But maybe you’ve had the following experience. Even if events have broken your heart in some way, you still sit down on the cushion and start to meditate. You watch and watch your breath, and after a while your anger or pain begins to subside, and eventually, if you go into deep Mu-shin [mind of emptiness] you begin to feel a certain kind of energy which is very much like love filling your heart. This might have happened to you. It has happened to me many times, even after events that seemed profoundly unfair and difficult. Even today, I myself still have moments when I just think, “Life is crap.” Everybody has those moments. And then you sit on the cushion and you eventually think, “Oh, this life is so wonderful.” When we work through our obstacles and reconnect, we’ve regained our harmony with the Tao.

We tend to think of ancient times as very different from the present, but it’s foolish to imagine that people then didn’t die from earthquakes back then. People in ancient times knew all about misery. Indeed, they often knew more than we do. And for that very reason, they often had a deeper experience of the world. They knew that even these terrible tragedies could be worked through.

But there’s another complication to this business of living in harmony with the world. Let’s supposed that you leave the house in the morning and see birds flying overhead. They seem so completely at home in the world. I myself saw geese flying overhead this morning, when I got in my car to come here. Geese are beautiful in flight. You could say that geese have a natural way of living that involves flying, swimming, pooping on people’s lawns and on park sidewalks, drinking pond water and eating algae and other plant life. It seems so clear that these geese are totally in harmony with the world.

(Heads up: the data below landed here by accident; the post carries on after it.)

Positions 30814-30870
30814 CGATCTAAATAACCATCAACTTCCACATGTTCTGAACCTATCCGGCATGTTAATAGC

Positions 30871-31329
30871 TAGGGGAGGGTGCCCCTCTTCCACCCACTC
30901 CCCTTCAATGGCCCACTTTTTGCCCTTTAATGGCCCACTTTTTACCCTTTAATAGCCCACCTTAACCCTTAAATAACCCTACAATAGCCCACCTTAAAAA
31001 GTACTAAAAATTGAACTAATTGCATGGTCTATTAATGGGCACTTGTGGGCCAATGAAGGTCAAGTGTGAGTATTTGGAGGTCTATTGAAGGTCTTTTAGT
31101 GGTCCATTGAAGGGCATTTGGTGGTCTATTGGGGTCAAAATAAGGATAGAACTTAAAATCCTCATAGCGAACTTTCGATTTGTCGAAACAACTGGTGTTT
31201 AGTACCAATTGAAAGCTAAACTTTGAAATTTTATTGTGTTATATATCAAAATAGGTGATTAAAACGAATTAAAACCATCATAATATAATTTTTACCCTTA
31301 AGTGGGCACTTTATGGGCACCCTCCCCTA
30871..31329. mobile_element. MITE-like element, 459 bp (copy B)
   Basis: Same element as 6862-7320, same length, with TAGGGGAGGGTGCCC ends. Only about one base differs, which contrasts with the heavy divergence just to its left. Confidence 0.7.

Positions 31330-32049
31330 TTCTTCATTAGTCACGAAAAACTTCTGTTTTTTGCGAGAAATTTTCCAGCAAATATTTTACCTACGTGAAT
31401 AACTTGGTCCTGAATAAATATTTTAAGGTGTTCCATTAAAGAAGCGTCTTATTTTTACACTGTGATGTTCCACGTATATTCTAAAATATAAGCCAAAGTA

You might have noticed that right now, the geese have all had their little goslings. Yesterday when I was coming home, some geese were crossing the street--two adults, probably the male and female, and their five little goslings. I was so relieved to see all the cars respectfully waiting for the little geese to get across the road, even though this is New Jersey. People respectfully waited. They enjoyed seeing creatures who lived in the Tao so beautifully. The geese were obeying nature’s law, you might say. It’s so clear that geese are completely at home in a world where they can fly, swim, poop, and eat.

In my neighborhood there are also a lot of deer, and they go around eating everybody’s carefully tended garden plants. Around my house we have plants called hostas that have large spreading leaves--very beautiful. The deer love to eat them. Right now the hostas have come out, but by the end of the summer season, all the broad leaves will have been eaten and only the stalks will remain. You could get mad at the deer, but that would be foolish because it’s the Tao of the deer to eat the hostas. They’re forest dwelling grazers, after all. And they seldom travel alone, because that’s their Tao too. When they are walking together through the neighborhood and eating people’s hostas with delight, they’re following their Tao, their True Nature.

But then, when you look at human beings, the whole business becomes more puzzling. How should we live, if we want to live in harmony with nature? Of course, you should recycle your cans and bottles, and you could grow indigenous plants in your yard instead of grass, if your municipality didn’t fine you for doing so. But on a deeper level, what does it mean for humans to be natural? It’s actually very hard to say what is the Tao of human beings.

For example, there are human beings who get married and they each have one spouse. In modern America, most people who get married are heterosexual couples, a man and a woman. And everyone says that this arrangement is the natural one. So heterosexual couples would seem to be following the Tao.

But through much of human history, people didn’t always pair off in this way. Even now many people practice polygamy--and not just those Mormons in Texas who got raided a few weeks ago. In Africa and in the Moslem world until quite recently, a man might have two, three and even four wives. This was also true in China. In parts of the world it continues even today. This arrangement has never been easy. If you are married now and you are trying to support your family, imagine how hard it would be to support one or two more families on top of that! Yet to all of the people who lived that way, it felt perfectly natural.